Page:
"New York State is heavily protecting an endangered Australian species and the commissioner has been given the authority to further protect others as needed," he said. The Tasmanian Forester roo is not an endangered species in Australia. Australia's Threatened Species Scientific Committee rejected a move to have it listed as threatened as recently as May based on a receommendation that said the species "is not subject to a continuing decline, nor has it undergone a recent decline." *HeraldSun
NSW Wildlife Survey
As a follow up to previous work, the Department of Environment and Climate Change is conducting the 2009 internet based Wildlife Survey concerning several important species that you may have seen in NSW. You are invited to participate. This survey is entirely online and hosted at the Conservation Research web site. All the details are securely stored and all identifying material will NOT be made available to anyone outside the Department of Environment and Climate Change. All data analysis and storage is performed on data with identifying material removed. To start the survey, please use the following link. http://www.ConservationResearch.com.au/WildlifeSurvey.html/?id=11028
A council in Western Australia's Kimberley has revealed hate mail has been sent to councillors of Japanese heritage in connection with the annual dolphin cull in the town's Japanese sister city. Shire of Broome councillors voted unanimously on the weekend to suspend the town's sister city relationship with Taiji in protest at the slaughter of thousands of dolphins. The shire has been bombarded with emails and letters as part of an international backlash against the practice. One councillor was reduced to tears at the meeting as he described his family's Japanese heritage and the hurt the issue had caused. The shire's president, Graeme Campbell, says the councillor is one of several people who have suffered racial harassment because of their Japanese heritage. "Offensive emails, offensive phone calls. You'd hate to go back to the bad old days of racism," he said.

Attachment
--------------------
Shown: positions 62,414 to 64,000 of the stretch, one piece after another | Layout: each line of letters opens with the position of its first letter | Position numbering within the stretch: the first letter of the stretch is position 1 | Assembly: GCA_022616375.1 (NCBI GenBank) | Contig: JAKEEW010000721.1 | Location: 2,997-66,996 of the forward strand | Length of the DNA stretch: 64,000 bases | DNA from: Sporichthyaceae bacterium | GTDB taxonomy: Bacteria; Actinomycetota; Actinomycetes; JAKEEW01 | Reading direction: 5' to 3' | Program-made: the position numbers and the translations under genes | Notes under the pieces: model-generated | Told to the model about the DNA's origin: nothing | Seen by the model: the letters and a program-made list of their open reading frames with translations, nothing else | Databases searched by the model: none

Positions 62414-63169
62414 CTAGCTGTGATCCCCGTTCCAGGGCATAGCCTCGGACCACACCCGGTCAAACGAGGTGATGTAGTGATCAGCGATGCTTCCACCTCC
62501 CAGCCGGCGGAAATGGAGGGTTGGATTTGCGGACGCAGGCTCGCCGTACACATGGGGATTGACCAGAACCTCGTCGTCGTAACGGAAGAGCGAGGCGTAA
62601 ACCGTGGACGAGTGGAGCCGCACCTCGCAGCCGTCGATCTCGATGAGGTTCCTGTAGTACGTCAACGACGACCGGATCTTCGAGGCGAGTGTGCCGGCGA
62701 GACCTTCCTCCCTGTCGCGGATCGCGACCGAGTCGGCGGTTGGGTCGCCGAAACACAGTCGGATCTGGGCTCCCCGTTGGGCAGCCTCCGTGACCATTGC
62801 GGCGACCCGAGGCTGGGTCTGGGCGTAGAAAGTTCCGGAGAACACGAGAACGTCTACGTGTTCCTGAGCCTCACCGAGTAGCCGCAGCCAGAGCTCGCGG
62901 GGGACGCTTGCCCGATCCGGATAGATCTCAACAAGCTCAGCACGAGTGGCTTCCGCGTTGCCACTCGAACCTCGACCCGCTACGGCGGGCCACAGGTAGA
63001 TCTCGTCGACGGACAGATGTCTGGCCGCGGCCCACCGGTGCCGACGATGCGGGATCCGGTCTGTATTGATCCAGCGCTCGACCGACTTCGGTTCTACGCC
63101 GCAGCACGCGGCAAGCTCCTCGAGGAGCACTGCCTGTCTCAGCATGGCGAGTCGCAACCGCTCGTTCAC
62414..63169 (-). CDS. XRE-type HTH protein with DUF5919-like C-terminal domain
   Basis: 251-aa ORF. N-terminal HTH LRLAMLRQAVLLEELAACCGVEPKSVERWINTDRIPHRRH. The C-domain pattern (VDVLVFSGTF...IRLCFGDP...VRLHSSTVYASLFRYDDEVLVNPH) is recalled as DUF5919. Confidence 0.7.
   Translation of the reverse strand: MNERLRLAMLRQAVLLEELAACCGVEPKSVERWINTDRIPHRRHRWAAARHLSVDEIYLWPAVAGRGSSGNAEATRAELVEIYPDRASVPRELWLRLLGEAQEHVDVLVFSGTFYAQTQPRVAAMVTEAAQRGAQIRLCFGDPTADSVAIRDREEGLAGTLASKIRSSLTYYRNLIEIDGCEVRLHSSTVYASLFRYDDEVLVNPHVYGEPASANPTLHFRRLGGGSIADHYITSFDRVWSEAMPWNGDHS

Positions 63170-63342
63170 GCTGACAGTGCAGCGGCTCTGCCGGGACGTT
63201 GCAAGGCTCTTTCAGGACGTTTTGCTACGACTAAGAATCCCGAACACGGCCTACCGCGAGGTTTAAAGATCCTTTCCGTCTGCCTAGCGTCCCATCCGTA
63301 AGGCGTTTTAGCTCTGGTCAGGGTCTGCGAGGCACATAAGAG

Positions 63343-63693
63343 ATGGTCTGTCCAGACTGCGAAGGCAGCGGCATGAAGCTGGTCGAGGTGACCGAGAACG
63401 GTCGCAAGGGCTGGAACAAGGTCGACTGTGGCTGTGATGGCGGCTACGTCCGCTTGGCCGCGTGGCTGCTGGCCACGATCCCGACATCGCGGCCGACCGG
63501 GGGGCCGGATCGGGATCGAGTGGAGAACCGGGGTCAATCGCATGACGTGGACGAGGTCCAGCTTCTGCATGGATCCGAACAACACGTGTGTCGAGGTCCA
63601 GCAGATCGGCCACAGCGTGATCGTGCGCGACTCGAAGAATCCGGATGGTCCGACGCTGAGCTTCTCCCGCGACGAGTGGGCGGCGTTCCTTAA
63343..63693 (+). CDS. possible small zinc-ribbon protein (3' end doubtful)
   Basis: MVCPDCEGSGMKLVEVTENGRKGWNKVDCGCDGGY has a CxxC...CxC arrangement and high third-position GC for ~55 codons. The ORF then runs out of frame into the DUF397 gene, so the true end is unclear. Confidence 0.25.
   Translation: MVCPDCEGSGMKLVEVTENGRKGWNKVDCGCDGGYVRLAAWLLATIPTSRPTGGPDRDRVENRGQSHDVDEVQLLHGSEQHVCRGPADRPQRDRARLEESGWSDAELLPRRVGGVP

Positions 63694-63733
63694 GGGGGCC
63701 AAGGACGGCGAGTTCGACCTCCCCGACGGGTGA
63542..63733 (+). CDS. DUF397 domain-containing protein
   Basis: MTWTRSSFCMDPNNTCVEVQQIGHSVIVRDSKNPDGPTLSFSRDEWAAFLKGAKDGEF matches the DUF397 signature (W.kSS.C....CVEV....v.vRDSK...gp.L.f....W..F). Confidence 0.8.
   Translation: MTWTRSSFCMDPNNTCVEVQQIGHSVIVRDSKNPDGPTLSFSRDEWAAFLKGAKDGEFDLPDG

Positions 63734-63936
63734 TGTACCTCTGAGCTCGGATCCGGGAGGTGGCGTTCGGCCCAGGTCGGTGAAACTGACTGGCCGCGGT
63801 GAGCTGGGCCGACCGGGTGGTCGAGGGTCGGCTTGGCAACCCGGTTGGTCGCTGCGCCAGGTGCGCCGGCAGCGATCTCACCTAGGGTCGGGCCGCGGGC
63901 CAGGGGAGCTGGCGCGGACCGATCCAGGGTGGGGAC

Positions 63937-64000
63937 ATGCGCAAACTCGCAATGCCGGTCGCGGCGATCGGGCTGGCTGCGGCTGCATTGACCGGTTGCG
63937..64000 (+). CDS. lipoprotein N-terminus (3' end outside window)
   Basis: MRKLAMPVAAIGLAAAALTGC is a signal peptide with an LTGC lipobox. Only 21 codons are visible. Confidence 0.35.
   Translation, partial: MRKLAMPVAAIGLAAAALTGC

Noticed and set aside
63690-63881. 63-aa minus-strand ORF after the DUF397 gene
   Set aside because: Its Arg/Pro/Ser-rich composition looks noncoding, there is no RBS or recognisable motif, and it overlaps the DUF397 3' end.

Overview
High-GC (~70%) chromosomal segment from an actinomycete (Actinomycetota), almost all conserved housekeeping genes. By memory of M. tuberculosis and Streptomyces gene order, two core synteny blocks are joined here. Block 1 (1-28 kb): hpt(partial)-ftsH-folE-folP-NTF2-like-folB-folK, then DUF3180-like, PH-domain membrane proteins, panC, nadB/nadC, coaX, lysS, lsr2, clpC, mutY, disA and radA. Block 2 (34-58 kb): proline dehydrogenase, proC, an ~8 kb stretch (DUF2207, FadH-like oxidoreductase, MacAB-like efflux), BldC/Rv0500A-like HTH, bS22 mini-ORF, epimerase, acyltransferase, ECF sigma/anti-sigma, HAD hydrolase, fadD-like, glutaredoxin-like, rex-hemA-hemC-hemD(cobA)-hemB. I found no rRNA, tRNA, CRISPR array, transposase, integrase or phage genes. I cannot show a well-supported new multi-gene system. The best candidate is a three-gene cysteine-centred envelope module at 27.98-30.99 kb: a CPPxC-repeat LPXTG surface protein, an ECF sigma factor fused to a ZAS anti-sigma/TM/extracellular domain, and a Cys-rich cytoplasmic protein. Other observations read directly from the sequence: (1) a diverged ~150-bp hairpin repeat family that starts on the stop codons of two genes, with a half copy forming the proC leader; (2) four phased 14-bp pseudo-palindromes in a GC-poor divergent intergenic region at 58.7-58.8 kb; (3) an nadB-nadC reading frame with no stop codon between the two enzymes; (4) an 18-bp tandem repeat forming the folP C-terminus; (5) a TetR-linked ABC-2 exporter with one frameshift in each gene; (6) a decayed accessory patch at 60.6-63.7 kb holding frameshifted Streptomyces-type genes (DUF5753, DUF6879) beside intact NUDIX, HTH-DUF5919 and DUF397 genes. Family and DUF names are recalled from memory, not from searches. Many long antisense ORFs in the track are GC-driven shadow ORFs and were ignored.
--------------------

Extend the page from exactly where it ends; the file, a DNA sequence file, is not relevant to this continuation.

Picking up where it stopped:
Mr Campbell says the racial slurs are disappointing. "I hesitate to name people but you saw the evidence today of one person who has been harassed," he said. "Look, 99.9 per cent of people are very good about how they go about doing business but unfortunately there's a minority who act otherwise." The shire says the sister city relationship will resume if the dolphin cull stops. Conservationists have welcomed the decision to suspend Broome's sister city relationship with Taiji. Local resident Una Baker coordinated a petition that was presented to the council on Saturday. Ms Baker says the town has done the right thing. "It's exactly what we wanted," she said. "It covers the ground of putting those ties aside until we do get the result of stopping the slaughter of dolphins. We couldn't have asked for a better result. We're very, very happy." *ABC